Limits to Anonymity on the Internet
If you’re reading about VPN services, it’s likely that one of the things you might be after is anonymity. In truth, anonymity is an unattainable goal on the Internet. Privacy, however, can be greatly increased by using a VPN service. Understanding why this is the case requires first understanding the differences between those two words.
Understanding the Goal
Anonymity would equate to nobody being able to tell who you are or where you’re coming from when you’re on the Internet. On the face of it, simply by applying a little bit of basic logic, one can see why this goal is unattainable.
Most of the services that we use online require some sort of a login. Even if you’re on an encrypted connection, if you are logged into your email account, your social media profiles and so forth, you are not anonymous. There are pieces of information about what you were doing at a given time that can be put together into a rather revealing picture. The idea of privacy is to make this harder to do, but nothing can make it impossible.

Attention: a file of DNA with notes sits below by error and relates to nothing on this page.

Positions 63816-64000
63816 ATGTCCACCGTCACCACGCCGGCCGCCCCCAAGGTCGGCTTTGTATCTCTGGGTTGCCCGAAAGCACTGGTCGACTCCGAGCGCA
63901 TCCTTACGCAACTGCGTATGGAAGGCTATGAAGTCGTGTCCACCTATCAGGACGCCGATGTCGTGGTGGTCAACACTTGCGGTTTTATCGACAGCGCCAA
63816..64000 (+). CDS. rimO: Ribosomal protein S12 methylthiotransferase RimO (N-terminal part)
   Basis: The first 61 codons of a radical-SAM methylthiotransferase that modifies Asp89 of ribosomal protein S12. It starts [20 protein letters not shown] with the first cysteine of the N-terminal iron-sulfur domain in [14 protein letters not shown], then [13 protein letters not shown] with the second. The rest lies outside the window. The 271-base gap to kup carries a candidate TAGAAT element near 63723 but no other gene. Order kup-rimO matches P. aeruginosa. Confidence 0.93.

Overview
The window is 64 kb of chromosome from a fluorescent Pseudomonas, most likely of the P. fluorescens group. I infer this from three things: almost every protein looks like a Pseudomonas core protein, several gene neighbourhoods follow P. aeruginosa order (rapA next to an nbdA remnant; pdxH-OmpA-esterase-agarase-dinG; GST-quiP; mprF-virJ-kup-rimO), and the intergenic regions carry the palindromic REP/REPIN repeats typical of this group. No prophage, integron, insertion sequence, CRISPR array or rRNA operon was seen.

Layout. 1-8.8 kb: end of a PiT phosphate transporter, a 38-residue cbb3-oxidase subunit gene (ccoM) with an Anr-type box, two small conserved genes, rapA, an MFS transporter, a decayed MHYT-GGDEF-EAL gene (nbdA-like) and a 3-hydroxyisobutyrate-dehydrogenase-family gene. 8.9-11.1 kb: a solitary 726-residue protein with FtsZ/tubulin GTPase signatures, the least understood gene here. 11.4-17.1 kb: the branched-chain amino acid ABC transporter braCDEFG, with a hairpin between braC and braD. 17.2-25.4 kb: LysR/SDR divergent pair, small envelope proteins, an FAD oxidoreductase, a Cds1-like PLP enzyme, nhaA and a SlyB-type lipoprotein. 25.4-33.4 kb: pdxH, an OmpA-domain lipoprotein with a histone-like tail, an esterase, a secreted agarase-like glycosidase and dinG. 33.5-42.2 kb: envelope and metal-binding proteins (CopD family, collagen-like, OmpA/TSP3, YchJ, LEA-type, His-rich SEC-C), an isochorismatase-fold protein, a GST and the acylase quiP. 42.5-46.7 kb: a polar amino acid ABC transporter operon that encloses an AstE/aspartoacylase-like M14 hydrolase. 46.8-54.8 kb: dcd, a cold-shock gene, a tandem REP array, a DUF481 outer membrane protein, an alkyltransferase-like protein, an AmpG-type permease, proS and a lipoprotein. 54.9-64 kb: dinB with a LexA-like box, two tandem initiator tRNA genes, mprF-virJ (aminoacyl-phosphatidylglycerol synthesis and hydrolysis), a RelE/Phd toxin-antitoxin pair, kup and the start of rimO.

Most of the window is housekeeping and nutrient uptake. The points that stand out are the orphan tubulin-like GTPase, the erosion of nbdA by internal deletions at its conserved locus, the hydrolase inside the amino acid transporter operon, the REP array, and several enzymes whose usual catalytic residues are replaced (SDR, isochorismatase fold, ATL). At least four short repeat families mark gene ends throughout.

An easy way to understand it is to think about a social media site. If you go on a social media site, the social media site gathers information about when you login, what you posted, who you interacted with and so forth. It’s part of the service and something you consent to. What the privacy protection of the VPN does is not make you anonymous to that media site, but prevent anybody else from figuring out what you’re doing by looking at your traffic. The people you consent to interact with can still tell who you are, but people simply monitoring your Internet traffic cannot.
Why it Matters
Having privacy protection allows you to choose what information about you is revealed. For example, if you go to a site where you have no login credentials and no voluntarily submitted information that can be used to track you, any information that the site automatically generates about you for marketing or other purposes doesn’t really go back to your actual computer and you, if you are using a VPN. However, if you choose to, you can certainly log into a site and share whatever information you feel comfortable with. It’s really about choice, not being given a cloak of complete anonymity that allows you complete unaccountability for anything you do.
VPN services provide privacy protection. This is sometimes confused with anonymity, but it’s important to understand that not only is anonymity online impossible, it wouldn’t even be particularly useful, given that it would impair your ability to use most of the services that you rely upon.